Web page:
Dog And Cat Microchips: Hope Springs Eternal

You thought your dog didn’t need a microchip!

After ten years, you thought you’d never seen your dog again. For ten years you’ve known that the microchip was there. Even if Brindle was found deceased somewhere, why didn’t someone scan him for a microchip and let us know he wasn’t coming home?

Alas, this story has a happy ending.

Left:  Brindle at the Lawton veterinarian's office.  Right:  Brindle 10 years ago
Left: Brindle at the Lawton veterinarian’s office. Right: Brindle 10 years ago

Gary Rowley of Fredericksburg, VA, said that his dog, Brindle, used to open the outside door himself by hooking his toenails into the side. Super Bowl Sunday, 1999, he opened the door, went outside, and never came back.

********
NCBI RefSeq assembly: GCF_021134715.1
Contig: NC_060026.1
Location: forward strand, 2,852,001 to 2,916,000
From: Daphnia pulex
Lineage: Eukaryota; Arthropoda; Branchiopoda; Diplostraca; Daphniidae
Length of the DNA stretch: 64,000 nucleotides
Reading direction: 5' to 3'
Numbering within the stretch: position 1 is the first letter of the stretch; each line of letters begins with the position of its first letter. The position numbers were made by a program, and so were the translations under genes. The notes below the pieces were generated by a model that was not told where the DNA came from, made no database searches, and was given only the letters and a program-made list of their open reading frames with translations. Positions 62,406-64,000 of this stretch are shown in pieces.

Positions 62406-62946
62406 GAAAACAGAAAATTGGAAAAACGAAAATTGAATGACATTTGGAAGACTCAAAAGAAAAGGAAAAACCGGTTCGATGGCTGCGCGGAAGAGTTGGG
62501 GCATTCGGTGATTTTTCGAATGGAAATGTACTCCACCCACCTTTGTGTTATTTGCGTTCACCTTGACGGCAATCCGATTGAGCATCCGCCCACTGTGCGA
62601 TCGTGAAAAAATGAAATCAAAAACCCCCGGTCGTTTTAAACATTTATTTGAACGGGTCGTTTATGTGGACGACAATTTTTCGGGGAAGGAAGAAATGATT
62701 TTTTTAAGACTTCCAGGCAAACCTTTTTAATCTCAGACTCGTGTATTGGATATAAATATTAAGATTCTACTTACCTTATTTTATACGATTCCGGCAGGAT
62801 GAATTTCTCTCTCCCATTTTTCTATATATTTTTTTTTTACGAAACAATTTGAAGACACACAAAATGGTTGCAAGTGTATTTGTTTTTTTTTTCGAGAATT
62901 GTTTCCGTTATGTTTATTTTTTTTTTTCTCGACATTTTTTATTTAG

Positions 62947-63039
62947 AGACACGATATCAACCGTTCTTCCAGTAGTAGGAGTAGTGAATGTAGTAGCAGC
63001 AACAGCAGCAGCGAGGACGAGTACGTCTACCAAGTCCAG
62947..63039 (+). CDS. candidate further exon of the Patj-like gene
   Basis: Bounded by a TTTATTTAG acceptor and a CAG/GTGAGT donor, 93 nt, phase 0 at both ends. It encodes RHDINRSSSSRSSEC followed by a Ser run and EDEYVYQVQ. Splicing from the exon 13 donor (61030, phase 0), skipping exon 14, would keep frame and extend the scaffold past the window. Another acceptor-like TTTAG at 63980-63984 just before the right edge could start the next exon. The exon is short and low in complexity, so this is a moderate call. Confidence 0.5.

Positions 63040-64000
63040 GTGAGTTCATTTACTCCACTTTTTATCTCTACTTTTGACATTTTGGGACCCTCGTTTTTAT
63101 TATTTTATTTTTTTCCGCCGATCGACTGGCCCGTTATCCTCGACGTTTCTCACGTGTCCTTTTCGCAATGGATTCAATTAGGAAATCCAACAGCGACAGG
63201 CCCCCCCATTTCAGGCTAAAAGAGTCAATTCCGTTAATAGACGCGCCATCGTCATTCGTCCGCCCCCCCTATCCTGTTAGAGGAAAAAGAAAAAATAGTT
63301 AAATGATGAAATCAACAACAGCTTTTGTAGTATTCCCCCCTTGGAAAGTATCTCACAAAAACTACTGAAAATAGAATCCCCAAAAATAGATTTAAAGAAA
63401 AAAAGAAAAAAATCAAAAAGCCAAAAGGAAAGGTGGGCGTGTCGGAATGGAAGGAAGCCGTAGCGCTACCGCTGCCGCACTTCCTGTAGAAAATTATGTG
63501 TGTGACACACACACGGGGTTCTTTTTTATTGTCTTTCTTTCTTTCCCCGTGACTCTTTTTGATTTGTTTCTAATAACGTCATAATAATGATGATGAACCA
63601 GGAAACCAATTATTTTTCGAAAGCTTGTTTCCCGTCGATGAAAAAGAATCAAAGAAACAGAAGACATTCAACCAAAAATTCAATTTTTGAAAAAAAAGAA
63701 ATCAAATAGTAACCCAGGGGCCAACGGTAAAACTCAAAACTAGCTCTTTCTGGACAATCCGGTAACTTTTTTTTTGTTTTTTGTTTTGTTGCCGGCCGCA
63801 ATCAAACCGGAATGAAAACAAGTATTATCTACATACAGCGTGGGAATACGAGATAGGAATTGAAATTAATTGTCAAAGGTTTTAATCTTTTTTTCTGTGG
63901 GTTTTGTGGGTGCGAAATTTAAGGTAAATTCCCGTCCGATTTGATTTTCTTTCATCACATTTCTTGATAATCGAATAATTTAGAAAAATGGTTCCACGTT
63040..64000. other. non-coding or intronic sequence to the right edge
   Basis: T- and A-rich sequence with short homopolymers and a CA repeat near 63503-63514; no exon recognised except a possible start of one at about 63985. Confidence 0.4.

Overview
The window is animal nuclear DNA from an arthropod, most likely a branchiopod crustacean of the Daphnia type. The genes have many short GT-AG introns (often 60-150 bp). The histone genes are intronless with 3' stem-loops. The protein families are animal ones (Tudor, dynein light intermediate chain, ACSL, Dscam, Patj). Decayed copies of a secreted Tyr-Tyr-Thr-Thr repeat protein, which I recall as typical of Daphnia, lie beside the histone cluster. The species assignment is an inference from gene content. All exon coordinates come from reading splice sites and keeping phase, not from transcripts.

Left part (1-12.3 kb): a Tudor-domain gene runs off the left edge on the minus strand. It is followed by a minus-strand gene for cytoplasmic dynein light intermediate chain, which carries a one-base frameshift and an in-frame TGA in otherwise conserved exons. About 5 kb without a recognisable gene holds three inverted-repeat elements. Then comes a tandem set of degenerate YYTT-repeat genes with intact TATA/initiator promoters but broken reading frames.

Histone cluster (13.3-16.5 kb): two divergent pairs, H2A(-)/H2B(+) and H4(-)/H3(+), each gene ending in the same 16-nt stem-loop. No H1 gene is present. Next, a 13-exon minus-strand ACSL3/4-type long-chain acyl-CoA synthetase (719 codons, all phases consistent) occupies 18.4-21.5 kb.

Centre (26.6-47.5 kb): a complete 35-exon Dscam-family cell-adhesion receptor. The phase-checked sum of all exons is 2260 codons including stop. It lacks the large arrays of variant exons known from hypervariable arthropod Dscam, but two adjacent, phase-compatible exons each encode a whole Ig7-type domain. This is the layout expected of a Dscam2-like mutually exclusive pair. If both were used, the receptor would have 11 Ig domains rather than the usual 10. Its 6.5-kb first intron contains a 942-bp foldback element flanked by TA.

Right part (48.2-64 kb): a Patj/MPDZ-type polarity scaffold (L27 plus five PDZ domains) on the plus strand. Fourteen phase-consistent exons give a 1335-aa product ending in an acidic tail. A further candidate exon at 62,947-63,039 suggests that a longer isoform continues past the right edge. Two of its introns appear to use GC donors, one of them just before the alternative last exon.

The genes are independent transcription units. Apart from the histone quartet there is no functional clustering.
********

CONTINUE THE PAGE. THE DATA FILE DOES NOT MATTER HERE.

How he ended up 1300 miles away in Lawton, OK, no one knows. Brindle isn’t telling.

Enter little Tristan Rohde, the eight-year-old heroine who found Brindle under some bushes, nearly starved to death. Tristan’s father, Jon, was so proud that she’d taken an interest in the poor, thin creature that he just couldn’t say no when she wanted to take him to their family veterinarian for care.

That’s when the doctor scanned Brindle for a microchip and found one! The letdown occurred when the phone number on record was no longer active.

The Rohde family didn’t give up. They turned to Facebook, where Rowley had begun posting just two weeks ago.

They successfully made contact, and Brindle will be heading home as soon as he is strong enough to travel, thanks to the willingness of a volunteer to drive to Oklahoma to pick him up.

The takehome lesson here? Even if there is a small fee to update your microchip information, take the time to do so every time your address, phone number or email address changes.

And, ensure that every pet in your household has a microchip.


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